This is my fourth CCIE title and I can honestly say that this is the title means a lot to me! Currently there are so few individuals who passed the CCIE Data Center lab and many have failed it already.

Verification

Preparation

What did I use for preparation?

IPexpert CCIE Data Center Workbook

Of course I used the CCIE Data Center Workbook from IPexpert for my preparation, because I wrote the book. After writing the labs for the past couple months I really had to re-do them all to get a feeling about the entire picture again. This has been an invaluable resource with labs that are a lot harder than the actual lab tasks!

Real life experience

In my work for a Cisco Gold Partner (Telindus) I did a lot of projects with Nexus 7000, Nexus 5000, Nexus 2000, MDS switches and a ton of UCS systems. This is where I found that I learned most of the knowledge that was required for the test.

Focus Focus Focus!

Continue reading

The Important Question for a Technology Fresher

After spending a considerable amount of time on forums like the Cisco Learning Network, it is apparent that there are many challenges for those entering the field of technology. Freshers, as they are known in the industry, have many challenges. Some of these challenges stem from the gap between the education process and the real […]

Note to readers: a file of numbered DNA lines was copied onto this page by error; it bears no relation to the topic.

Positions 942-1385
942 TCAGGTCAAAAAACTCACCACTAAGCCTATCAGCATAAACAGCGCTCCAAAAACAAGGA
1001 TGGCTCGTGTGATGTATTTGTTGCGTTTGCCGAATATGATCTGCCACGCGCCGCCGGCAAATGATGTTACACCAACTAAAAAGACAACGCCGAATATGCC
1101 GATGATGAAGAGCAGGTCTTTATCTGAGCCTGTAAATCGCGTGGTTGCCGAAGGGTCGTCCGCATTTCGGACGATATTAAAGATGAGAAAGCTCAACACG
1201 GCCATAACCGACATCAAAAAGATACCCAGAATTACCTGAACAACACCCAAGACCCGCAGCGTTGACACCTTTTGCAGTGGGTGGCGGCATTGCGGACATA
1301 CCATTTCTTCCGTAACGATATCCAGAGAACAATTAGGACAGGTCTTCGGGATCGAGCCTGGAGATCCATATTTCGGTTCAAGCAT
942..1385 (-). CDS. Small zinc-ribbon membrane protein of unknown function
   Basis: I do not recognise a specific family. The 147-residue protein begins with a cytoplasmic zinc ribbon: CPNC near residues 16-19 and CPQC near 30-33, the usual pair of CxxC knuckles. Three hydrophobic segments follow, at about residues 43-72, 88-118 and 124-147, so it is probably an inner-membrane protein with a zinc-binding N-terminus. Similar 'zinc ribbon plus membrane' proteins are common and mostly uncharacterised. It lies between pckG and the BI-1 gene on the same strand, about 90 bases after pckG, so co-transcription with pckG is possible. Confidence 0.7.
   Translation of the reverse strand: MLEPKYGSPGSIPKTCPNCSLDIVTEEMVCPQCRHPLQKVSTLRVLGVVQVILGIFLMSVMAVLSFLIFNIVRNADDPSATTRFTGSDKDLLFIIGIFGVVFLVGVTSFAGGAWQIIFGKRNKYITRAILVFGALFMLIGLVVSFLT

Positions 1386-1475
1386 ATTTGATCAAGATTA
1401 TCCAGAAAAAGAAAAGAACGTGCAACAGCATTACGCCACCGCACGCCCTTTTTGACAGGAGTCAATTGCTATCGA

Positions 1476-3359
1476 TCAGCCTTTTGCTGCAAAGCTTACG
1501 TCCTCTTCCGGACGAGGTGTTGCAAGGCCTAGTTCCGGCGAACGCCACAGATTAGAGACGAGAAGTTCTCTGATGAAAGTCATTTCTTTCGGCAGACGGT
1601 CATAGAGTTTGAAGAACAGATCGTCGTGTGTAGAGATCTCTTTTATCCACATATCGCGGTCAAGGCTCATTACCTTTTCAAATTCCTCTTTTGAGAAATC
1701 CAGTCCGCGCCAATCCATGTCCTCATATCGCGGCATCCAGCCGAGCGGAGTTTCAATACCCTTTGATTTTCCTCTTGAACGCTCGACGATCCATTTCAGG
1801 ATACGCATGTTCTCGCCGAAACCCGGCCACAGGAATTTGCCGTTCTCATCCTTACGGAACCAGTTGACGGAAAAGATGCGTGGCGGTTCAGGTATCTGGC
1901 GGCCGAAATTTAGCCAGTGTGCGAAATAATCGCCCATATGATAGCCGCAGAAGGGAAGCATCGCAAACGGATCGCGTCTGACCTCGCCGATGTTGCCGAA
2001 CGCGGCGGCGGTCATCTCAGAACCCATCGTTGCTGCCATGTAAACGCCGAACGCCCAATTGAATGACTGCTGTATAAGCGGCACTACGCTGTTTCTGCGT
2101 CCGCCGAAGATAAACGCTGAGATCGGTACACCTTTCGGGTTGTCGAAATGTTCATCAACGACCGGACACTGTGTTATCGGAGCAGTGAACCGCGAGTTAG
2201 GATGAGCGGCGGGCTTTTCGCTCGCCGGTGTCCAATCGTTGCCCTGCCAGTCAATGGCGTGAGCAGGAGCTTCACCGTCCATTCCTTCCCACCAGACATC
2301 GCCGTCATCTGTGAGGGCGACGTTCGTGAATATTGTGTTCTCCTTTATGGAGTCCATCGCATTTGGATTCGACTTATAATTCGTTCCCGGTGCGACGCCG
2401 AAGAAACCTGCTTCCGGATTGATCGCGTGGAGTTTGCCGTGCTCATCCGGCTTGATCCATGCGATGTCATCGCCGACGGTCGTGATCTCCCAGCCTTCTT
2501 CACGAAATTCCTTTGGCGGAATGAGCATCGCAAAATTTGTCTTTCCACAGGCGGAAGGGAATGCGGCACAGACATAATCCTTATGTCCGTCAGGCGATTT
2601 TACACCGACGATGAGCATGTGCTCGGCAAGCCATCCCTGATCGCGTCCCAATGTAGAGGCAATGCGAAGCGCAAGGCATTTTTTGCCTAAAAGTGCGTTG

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Paul Stewart

Paul is a Network and Security Engineer, Trainer and Blogger who enjoys understanding how things really work. With nearly 15 years of experience in the technology industry, Paul has helped many organizations build, maintain and secure their networks and systems. Paul also writes technical content at PacketU.

The post The Important Question for a Technology Fresher appeared first on Packet Pushers Podcast and was written by Paul Stewart.

Cisco IOS Alias

Don't you just love the option of configuring aliases on IOS? Call it being lazy or saving time, but I can't begin a network implementation without some awesome aliases!

Switch#p alias
alias exec s show run
alias exec w write memory
alias exec si show ip int brief
alias exec sr show run interface gigabit
alias exec c config term
alias exec st show int status
alias exec p show run | include
alias exec b show run | begin
alias exec ae alias exec 

Get creative!

On a related note, some MAC OS X aliases


alias flushdns='sudo killall -HUP mDNSResponder'
alias menubar='killall -Kill SystemUIServer'
alias p4='ping 4.2.2.2'